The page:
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The best early flowers for bees and other pollinators

Beekeepers and gardeners alike can’t wait until the world begins to shed the frost and snow and those first green tips begin to emerge from the earth.

But early spring flowers are even more important for bees and other pollinators, who start looking for food as soon as temperatures start drifting above 40 degrees. Cleaning and foraging flights all begin to burn energy, and it’s easy for colonies to suffer in those early months before the nectar flow begins if they don’t have sufficient winter stores or you haven’t begun feeding. 

What more encouragement is there then, for planting flowers that begin to bloom early?

Here are our five favorite early spring flowers for pollinators: 

1. Crocuses

  • Zone 3-7
  • Full Sun / Light Shade
  • Bloom: Late Winter / Early Spring


These delightful little flowers (all just 2 to 4 inches tall) come in a variety of different colors and are some of the first to emerge, even through snow and frost. They're bulbs, so plant them in the fall in large drifts or amongst later-blooming shrubs for best effect. Most varieties will naturalize well and come back with very little attention.

2. Snowdrops

  • Zone 3-7
  • Full Sun / Light Shade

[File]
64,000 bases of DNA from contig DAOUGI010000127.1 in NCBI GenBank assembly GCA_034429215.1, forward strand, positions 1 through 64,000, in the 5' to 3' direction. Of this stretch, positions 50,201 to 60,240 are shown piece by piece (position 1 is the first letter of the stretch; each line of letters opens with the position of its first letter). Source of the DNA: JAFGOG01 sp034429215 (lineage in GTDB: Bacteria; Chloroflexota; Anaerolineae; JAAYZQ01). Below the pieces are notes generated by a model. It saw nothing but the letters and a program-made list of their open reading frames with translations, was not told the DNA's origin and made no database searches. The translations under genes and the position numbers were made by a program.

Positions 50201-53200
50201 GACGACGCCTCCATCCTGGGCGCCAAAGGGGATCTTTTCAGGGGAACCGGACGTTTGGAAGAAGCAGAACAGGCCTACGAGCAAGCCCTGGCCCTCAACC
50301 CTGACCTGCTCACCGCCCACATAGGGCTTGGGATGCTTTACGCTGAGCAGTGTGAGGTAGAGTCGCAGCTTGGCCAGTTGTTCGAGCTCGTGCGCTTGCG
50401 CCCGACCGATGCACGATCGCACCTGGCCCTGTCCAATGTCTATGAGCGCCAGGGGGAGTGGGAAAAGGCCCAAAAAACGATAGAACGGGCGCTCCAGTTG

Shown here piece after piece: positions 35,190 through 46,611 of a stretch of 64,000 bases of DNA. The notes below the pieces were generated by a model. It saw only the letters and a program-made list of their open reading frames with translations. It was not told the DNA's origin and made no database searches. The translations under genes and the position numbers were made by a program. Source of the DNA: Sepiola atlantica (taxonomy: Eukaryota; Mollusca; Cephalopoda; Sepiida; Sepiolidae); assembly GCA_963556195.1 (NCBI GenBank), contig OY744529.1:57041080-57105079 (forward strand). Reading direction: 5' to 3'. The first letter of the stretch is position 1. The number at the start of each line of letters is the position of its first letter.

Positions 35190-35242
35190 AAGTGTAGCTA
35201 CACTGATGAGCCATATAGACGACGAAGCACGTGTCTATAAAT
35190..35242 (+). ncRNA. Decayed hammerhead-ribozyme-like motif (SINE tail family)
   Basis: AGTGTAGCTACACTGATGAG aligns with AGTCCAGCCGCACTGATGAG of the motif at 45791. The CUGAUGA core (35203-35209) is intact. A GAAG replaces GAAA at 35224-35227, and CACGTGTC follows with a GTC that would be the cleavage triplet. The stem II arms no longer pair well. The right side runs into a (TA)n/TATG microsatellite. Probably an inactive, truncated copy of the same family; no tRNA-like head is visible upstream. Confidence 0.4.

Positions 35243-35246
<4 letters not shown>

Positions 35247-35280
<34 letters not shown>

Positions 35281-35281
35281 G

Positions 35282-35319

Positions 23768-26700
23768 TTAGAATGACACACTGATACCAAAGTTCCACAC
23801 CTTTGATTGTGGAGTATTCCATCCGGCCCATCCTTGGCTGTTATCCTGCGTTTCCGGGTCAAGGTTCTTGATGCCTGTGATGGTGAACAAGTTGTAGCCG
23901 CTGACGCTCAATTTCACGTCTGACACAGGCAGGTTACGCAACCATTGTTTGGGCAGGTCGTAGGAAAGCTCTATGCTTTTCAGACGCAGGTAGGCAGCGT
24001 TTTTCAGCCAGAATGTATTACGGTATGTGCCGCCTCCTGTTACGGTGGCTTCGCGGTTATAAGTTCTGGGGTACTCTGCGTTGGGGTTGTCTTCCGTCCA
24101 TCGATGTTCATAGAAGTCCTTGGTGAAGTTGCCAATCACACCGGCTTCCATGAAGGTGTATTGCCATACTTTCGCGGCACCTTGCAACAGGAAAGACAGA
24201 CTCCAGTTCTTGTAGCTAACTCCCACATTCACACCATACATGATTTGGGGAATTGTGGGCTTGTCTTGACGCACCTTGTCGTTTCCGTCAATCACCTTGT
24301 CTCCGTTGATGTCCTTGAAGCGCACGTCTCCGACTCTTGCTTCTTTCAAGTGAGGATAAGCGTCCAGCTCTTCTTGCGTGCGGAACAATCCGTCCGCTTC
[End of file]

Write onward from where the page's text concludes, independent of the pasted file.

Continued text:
• Bloom: Late Winter / Early Spring


Like Crocuses, Snowdrops are small perennial bulbs that should be planted in fall in close groups to maximize their show. They will grow to around 3-6 inches tall with 1" flowers. Because they bloom so early (February / March in areas), even those these love full sun, you can still plant them in below deciduous trees - they will leaf and flower before trees block the sunlight.

3. Hellebores

  • Zone 4-9
  • Part to Full Shade
  • Bloom: Late Winter / Early Spring


Long-blooming, low-maintenance, and practically evergreen, Hellebores are stars of the shade / woodland garden. With over 20 varieties, their blooms come in almost any color you might want: white, pink, apricot, deep purple and more. If grown from seed, these can take 2-3 years before blooming, so it's best to purchase them as plants or divide from existing plants. Purchasing when in bloom gives you the best chance of making sure you get the colors  you want.

4. Grape Hyacinth

  • Zone 4-10
  • Sun / Partial Shade
  • Bloom: Early / Mid Spring


Ideal for mass plantings (because they will spread aggressively) these bulbs produce clusters of tiny purple / white flowers on stalks and grow no more than 6-8" tall. Some varieties have a very light, sweet fragrance. Plant in fall for blooms in early / mid Spring.

5. Winter Aconite

  • Zone 4-7
  • Sun to Part Shade
  • Bloom: Early Spring


These small, sunny flowers naturalize easily through self-seeding and look best blanketing wide areas under trees or in rock gardens. 

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